The LEGO Batman Movie (2017)
106 min., rated PG.
On the big screen, the LEGO brand seems to bring out the wit and ingenuity that sometimes goes missing in a lot of live-action comedies. Spearheaded by Phil Lord and Christopher Miller (this generation’s “ZAZ”), 2014’s “The LEGO Movie” was deliriously paced, brilliantly funny and unexpectedly touching, embracing imagination and thinking outside the box for a film ostensibly aimed at children. It made toy building bricks made of plastic awesome again and found a special place in the hearts of parents. As an offshoot to a commercial and critical success that one wouldn’t think could be equaled, “The LEGO Batman Movie” is just as awesome. Lord and Miller only serve as producers this time, but the efforts of director Chris McKay (TV’s “Robot Chicken”) and screenwriters Seth Grahame-Smith, Chris McKenna & Erik Sommers, Jared Stern & John Whittington are affectionate, playfully inspired, and relentlessly rib-tickling.
Having Christian Bale’s gravelly Batman voice down to a science in “The LEGO Movie,” Will Arnett delightfully reprises the role of the DC Comics crime-fighter. (Even before the film proper begins, Arnett is already goofing on one’s expectations of movie logos, “Mystery Science Theater 3000”-style without the bottom-screen silhouette.) When he isn’t Batman, Bruce Wayne is a loner in Wayne Manor on Wayne Island, nuking and eating his Lobster Thermidor alone, watching and laughing at “Jerry Maguire” in his personal movie theater alone, and swimming with his pet dolphins alone. At the same time, Bruce isn’t lacking self-esteem, being placed on a pedestal by his city and priding himself on his modesty, even while bragging about his nine-pack abs. He doesn’t even need a foe in The Joker (voiced by Zach Galifianakis), who is saddened to tears when learning that Batman doesn’t do “ships,” as in relationships (“I am fighting a few different people. I like to fight around”). As The Joker gathers the Rogues Gallery of villains (including the silly ones, like Calendar Man and Condiment King) to take down Gotham City, Bruce makes an appearance at the retirement party of Commissioner Jim Gordon (Hector Elizondo), who is passing the key to the city to his daughter, "Harvard for Police" grad Barbara Gordon (Rosario Dawson). The party is interrupted when The Joker and his posse crash it, but the crime clown unexpectedly surrenders. If Barbara’s plan to rid Gotham City of all crime is already underway with every criminal mind locked up, do the people of Gotham have any use for the vigilante crimefighter anymore?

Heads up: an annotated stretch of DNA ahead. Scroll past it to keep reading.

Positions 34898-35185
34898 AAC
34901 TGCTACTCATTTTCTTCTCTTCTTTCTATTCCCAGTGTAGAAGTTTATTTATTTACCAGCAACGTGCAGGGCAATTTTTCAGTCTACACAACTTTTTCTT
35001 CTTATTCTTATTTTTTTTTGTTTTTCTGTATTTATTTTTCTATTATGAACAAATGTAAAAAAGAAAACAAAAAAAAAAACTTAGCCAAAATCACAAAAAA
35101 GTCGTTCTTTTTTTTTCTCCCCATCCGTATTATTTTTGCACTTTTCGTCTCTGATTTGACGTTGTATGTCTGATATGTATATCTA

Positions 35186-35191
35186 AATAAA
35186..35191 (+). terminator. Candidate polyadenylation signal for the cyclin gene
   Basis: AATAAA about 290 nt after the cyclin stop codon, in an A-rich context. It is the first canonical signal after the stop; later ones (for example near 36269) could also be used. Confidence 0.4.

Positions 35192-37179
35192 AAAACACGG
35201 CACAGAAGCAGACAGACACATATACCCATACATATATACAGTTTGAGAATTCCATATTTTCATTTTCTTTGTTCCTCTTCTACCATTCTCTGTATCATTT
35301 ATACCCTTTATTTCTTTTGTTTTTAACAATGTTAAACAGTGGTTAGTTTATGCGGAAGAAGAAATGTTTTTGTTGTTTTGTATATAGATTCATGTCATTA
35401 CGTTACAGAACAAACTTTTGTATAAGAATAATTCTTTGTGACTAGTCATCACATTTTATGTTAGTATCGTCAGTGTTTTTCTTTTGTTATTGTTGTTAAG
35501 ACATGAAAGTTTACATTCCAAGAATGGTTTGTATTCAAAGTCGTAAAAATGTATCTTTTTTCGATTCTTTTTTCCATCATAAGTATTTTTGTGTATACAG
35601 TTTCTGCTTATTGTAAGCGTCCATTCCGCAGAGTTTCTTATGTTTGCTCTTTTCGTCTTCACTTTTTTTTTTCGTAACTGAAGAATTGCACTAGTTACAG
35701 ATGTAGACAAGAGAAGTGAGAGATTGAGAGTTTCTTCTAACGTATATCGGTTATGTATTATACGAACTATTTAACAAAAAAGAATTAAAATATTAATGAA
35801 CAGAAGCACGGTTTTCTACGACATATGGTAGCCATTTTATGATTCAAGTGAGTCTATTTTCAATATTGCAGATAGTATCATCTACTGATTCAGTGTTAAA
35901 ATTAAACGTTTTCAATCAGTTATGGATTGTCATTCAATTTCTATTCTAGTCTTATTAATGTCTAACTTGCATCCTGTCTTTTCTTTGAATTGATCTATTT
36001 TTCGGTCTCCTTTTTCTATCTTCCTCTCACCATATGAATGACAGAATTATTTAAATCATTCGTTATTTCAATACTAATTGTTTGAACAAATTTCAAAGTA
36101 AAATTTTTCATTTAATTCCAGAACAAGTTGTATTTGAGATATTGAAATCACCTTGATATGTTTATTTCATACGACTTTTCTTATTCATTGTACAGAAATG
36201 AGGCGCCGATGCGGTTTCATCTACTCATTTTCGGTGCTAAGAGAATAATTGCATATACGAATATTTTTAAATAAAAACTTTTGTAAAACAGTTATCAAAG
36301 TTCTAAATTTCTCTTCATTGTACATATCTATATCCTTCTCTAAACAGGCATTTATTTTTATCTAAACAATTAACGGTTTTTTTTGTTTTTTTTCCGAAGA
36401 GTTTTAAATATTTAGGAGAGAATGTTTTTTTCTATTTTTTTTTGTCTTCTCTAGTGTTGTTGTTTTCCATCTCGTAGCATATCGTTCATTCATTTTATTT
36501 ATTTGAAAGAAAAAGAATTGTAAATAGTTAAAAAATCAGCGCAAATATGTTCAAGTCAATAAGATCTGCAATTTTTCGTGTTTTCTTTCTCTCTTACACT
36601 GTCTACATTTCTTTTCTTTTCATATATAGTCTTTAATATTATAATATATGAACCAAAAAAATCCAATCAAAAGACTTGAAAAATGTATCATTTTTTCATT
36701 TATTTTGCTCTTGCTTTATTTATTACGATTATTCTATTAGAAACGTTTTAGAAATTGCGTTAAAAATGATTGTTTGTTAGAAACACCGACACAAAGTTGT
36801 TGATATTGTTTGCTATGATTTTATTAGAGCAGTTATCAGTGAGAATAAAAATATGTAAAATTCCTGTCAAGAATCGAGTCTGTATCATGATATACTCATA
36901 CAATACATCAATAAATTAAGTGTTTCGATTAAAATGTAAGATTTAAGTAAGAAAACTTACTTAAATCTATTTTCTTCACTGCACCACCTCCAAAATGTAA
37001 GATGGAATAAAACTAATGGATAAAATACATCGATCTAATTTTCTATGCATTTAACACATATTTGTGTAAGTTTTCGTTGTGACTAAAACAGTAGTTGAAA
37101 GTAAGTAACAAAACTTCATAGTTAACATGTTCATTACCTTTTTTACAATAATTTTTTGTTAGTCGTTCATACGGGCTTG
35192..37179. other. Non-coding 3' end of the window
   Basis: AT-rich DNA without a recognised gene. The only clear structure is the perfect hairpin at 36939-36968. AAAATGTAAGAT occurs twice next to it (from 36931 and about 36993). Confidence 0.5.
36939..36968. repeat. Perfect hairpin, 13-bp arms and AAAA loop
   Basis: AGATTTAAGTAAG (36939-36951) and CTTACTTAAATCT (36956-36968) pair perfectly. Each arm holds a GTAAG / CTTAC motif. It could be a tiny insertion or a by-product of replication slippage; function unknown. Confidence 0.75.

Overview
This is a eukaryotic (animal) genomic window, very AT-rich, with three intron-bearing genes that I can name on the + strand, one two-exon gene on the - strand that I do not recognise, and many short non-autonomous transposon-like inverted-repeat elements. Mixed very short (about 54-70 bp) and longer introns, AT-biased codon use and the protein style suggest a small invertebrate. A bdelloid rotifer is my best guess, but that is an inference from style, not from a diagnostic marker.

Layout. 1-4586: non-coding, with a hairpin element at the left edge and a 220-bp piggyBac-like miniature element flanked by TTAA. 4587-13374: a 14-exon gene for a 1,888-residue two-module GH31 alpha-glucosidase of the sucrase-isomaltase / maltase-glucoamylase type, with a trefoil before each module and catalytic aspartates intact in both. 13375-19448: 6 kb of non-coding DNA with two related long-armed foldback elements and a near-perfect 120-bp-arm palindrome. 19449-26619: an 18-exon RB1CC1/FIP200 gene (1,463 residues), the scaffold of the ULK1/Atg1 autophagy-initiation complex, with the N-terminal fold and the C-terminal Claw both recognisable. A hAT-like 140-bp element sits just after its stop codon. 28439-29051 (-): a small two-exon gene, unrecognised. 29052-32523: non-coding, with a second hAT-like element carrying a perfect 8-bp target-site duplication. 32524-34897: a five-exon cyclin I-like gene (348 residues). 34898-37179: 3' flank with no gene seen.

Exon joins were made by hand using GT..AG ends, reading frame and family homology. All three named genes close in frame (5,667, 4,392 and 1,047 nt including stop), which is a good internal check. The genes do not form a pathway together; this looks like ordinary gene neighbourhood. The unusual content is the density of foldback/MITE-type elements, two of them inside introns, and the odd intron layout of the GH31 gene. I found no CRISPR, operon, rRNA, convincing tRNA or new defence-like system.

There is more plot where that came from, finding time for Bruce/Batman to adopt orphan Richard “Dick” Grayson (Michael Cera), who later realizes he has two dads; the hero’s plan to get the projector from Superman's Fortress of Solitude to send The Joker and his band of bad guys to the Phantom Zone; and the playboy/superhero’s self-realization that it’s okay to accept help from family, including butler Alfred Pennyworth (Ralph Fiennes). That would seem like an overstuffed structure to balance, but “The LEGO Batman Movie” sees all of its plot threads satisfyingly tied off, and even with the jokes firing fast and furiously and Easter eggs being laid left and right, it always seems like the journey is building to something. The setup of Batman having a fear of “snake clowns” even gets a cute payoff before the credits.
With director Chris McKay and the five writers carrying the buoyant sensibilities of Phil Lord and Christopher Miller’s film over to this one, “The LEGO Batman Movie” is easily the most fun in the Batman canon. A savvy and knowing montage covering Batman’s decades-spanning phases—2016, 2012, 2008, 2005, 1997, 1995, 1992, 1989, and all the way back to the shark-repellent days in 1966—will not go unnoticed by those well-versed in the superhero’s motion picture legacy, as well as the joke that Batman has “aged phenomenally” for all those years. Fairly obvious references are still cleverly integrated, right down to the giddy recognition of iconic villains from other properties (including Sauron from “The Lord of the Rings,” Lord Voldemort from "Harry Potter," and the gremlins from “Gremlins”). A trip to the Fortress of Solitude allows for Batman to walk in on Superman throwing a party with plenty of guest cameos by the Justice League. The film also gets priceless comic mileage out of our manly hero’s love for romantic comedies and a “cosplay” revolving door before Dick Grayson becomes Robin. There are sneaky sight gags, too, like “Crime Alley” in the background of a photograph with Bruce and his parents, or Batman's smart jab at the plot of "Suicide Squad."
Boasting city blocks of inspiration and breakneck energy, “The LEGO Batman Movie” delivers twofold as an irresistible, gag-a-minute barrage of comedically golden humor and a reverential adventure for the Caped Crusader. Full speed ahead, it is always moving but making sure every detail gets its attention and almost every vocal performer in a cavalcade of talent gets in a line or two (let's give a shout-out to Ellie Kemper as a chipper floating brick that checks in bad guys in the Phantom Zone). The look of the animation is, once again, intentionally jumpy and still dizzyingly executed, and a freshly amusing touch is the recurring sound effect of the voice actors saying, “Pew! Pew! Pew!” when a gun is fired. For a film so lighting-fast in its pacing that it could induce whiplash, yet knows exactly when to settle down, the final stretch overextends itself a bit more than one would like. It’s almost too exhausting in one sitting, but so much of the film is a hoot that one can’t be too hard on it. While “The LEGO Movie” worked on an extra-special level for adults in terms of emotional heft, “The LEGO Batman Movie” still has plenty of heart that's sweet and sincerely felt. Heck, even Zach Galifianakis brings an almost-adorable vulnerability to The Joker.
Grade: B +